• Guild Wars 2 - I've heard this game is fantastic in 3D vision and, indeed, it really is.  Even your mouse pointer in the game is adjusted to be at the depth of whatever you're currently pointing at, and I don't know if any other game that does that!  I realized while playing Guild Wars 2 that a lot of the things they did were actually deliberately added in order to take better advantage of a true 3D platform!  For example, all that dodging you do is great when done in true 3D, you really get a good sense of avoiding impending peril.  Remember those points you visited that had triggered the camera through a sweeping vista shot?  That's right, it was done so you can ooh and aah over how it looks in 3D.  Indeed, while Guild Wars 2 has its moments of jaw-dropping beauty (as a good persistent world does) I found those moments to happen exponentially more often while wearing my new shutter glasses.
  • Elder Scrolls IV: Skyrim - Oh, sweet Jesus, I did not expect yesteryear's smash hit to actually score an "Excellent" in 3D Vision compatibility, but it does, and it is fairly awesome as a result.  The crosshair renders in 2D, but it can be disabled and the "laser sight" is a good solution, unless you go into stealth mode which is rather distracting because now your eyes have to deal with the stealth icon appearing on opposite sides of the cross hair depending on which eye you are looking through.  There are other problems with Skyrim, such as shadows and water reflections being off, but it turns out that the mod community has made a fix for that, and it seems to work flawlessly.
The best may have yet to come, and I've yet to play either Batman: Arkham City nor Just Cause 2 with 3D Vision yet, and I imagine both of those titles would be absolutely breathtaking with their "3D Vision Ready" compatibility ranking.  There are also some games that could be more compatible, such as Dishonored and Dark Souls, which should be fun to at least try with the glasses on, and both of them have community fixes out for them.

Of course, all that retread also reintroduces me to the old problems I have had with these games, and first up is how much of a craven altaholic I have been.   No, you didn't read alcoholic, you read altaholic, which basically an addition to restarting several alternate characters ("alts" for short, hence altaholicism).  It's a habit borne of being bored of games and finding enjoyment in trying other character concepts, which works fine for awhile, but eventually you discover the now-engrained habit of starting new characters promptly stymies all attempts to progress naturally through the content in the game, which greatly limits the longevity of the appeal of an RPG.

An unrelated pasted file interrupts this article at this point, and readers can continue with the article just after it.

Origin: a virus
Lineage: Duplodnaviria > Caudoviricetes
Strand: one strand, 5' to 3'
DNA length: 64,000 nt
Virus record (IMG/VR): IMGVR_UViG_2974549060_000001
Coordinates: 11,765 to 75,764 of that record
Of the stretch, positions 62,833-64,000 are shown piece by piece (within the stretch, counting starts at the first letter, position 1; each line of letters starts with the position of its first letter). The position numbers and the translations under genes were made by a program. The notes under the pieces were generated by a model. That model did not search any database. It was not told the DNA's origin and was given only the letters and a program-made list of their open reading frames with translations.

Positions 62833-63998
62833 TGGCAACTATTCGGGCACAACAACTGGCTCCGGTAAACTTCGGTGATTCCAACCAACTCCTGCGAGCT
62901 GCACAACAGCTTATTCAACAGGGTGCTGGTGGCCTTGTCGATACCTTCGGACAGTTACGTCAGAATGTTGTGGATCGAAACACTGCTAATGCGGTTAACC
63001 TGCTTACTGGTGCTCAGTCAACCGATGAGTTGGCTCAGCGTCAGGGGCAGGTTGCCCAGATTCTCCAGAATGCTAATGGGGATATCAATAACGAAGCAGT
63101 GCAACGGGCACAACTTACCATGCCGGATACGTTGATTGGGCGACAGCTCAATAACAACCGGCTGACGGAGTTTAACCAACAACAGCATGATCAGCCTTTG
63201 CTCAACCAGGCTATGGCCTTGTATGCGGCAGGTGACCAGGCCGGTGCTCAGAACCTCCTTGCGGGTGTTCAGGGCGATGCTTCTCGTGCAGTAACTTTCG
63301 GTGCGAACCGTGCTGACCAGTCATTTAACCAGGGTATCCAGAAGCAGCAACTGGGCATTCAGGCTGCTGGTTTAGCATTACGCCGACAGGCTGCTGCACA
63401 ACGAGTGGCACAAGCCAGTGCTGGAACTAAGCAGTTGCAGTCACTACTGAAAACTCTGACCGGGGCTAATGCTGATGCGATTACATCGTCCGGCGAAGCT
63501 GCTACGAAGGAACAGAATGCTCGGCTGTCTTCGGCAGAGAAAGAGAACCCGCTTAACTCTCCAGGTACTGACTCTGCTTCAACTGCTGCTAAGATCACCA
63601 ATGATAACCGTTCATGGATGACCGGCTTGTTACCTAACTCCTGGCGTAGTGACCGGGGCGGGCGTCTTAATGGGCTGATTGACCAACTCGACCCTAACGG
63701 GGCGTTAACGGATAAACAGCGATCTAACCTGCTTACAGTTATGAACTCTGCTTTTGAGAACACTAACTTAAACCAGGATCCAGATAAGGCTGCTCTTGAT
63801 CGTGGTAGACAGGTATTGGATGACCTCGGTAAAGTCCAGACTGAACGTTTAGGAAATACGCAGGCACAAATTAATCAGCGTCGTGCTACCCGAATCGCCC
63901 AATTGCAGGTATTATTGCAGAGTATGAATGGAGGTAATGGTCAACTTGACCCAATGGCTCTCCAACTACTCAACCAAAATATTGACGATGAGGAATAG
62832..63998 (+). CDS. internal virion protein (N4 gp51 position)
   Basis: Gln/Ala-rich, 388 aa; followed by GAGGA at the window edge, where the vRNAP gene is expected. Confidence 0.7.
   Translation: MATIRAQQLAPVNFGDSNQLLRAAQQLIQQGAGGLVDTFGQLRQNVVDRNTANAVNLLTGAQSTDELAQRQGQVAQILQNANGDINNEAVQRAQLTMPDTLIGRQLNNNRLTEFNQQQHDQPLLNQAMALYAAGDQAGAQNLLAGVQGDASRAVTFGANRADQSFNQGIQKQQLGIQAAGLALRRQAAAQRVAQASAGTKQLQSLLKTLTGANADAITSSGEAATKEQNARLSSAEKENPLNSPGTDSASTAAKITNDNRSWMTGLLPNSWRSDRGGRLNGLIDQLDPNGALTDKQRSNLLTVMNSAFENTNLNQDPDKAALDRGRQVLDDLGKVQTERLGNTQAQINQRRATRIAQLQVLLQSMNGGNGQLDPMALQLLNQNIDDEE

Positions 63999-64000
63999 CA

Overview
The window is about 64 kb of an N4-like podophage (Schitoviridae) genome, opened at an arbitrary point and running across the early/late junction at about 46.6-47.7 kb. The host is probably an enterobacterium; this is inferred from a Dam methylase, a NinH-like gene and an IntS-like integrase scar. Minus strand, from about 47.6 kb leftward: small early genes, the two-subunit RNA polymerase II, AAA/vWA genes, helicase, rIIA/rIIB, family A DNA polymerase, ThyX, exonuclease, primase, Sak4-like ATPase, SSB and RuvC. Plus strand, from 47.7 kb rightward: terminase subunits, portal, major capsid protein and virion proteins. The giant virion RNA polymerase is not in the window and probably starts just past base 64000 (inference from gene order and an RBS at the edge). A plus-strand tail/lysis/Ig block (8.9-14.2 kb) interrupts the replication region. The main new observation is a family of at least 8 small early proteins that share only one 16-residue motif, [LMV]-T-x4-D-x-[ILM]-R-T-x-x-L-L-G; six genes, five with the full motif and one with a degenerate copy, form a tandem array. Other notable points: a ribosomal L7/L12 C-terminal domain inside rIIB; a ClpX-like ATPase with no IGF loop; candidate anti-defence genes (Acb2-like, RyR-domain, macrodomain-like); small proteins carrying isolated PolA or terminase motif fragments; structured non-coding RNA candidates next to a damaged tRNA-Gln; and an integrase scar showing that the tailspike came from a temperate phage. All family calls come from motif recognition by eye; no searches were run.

At the moment, I think I would like to try to complete Skryim (again), and the opportunity to play the game in true 3D is probably the last, best chance I will ever get.  In fact, I'm even running a plugin of my own creation to better facilitate character progression through all this add-on content.  But, as I said, I'm once again ruining my potential enjoyment of the game by dwelling on what kind of character I really want to develop.  The new release of the Dragonborn add-on includes the ability to get back the points you've invested in entire skill trees, so it really is possible to have an all-in-one character now who switches specializations as you want.

Still, I'm at a loss as to what to develop first... I'm thinking maybe a Sorcerer which (by the Elder Scrolls definition) is basically a tank mage: you primarily work with spells, but you wear heavy armor, which has no conflict with spellcasting in this game.  The reason I went this route is because, while spells are fun (and quite pretty to use in 3D vision) I hate how thin skinned robe-wearing spellcasters are, and it's just annoying to have to reload constantly when you crumple under minor damage continuously.  However, this is complicated because, thus far, I've had to lean on weapons just to overcome the low mana my starting character has.

Guild Wars 2's glorious 3D Vision implementation make it very much a game I want to play right now.  Of course, altaholicism was one of the reasons I stopped playing Guild Wars 2, and solving that problem is going to be a bit trickier.  All the classes in Guild Wars 2 are quite fun to play in their own right, and they can all play a role in the holy trinity of tank, healer, or nuker (although some are slightly better at that role than others).  When choice of class is largely a choice of flavor, it's made all that more difficult to choose by virtue of how unsubstantial that choice is!  Honestly, considering some content in Guild Wars 2 unlocks specifically to certain races and background choices, the solution to altaholcism in this particular game may be to choose to play all the classes.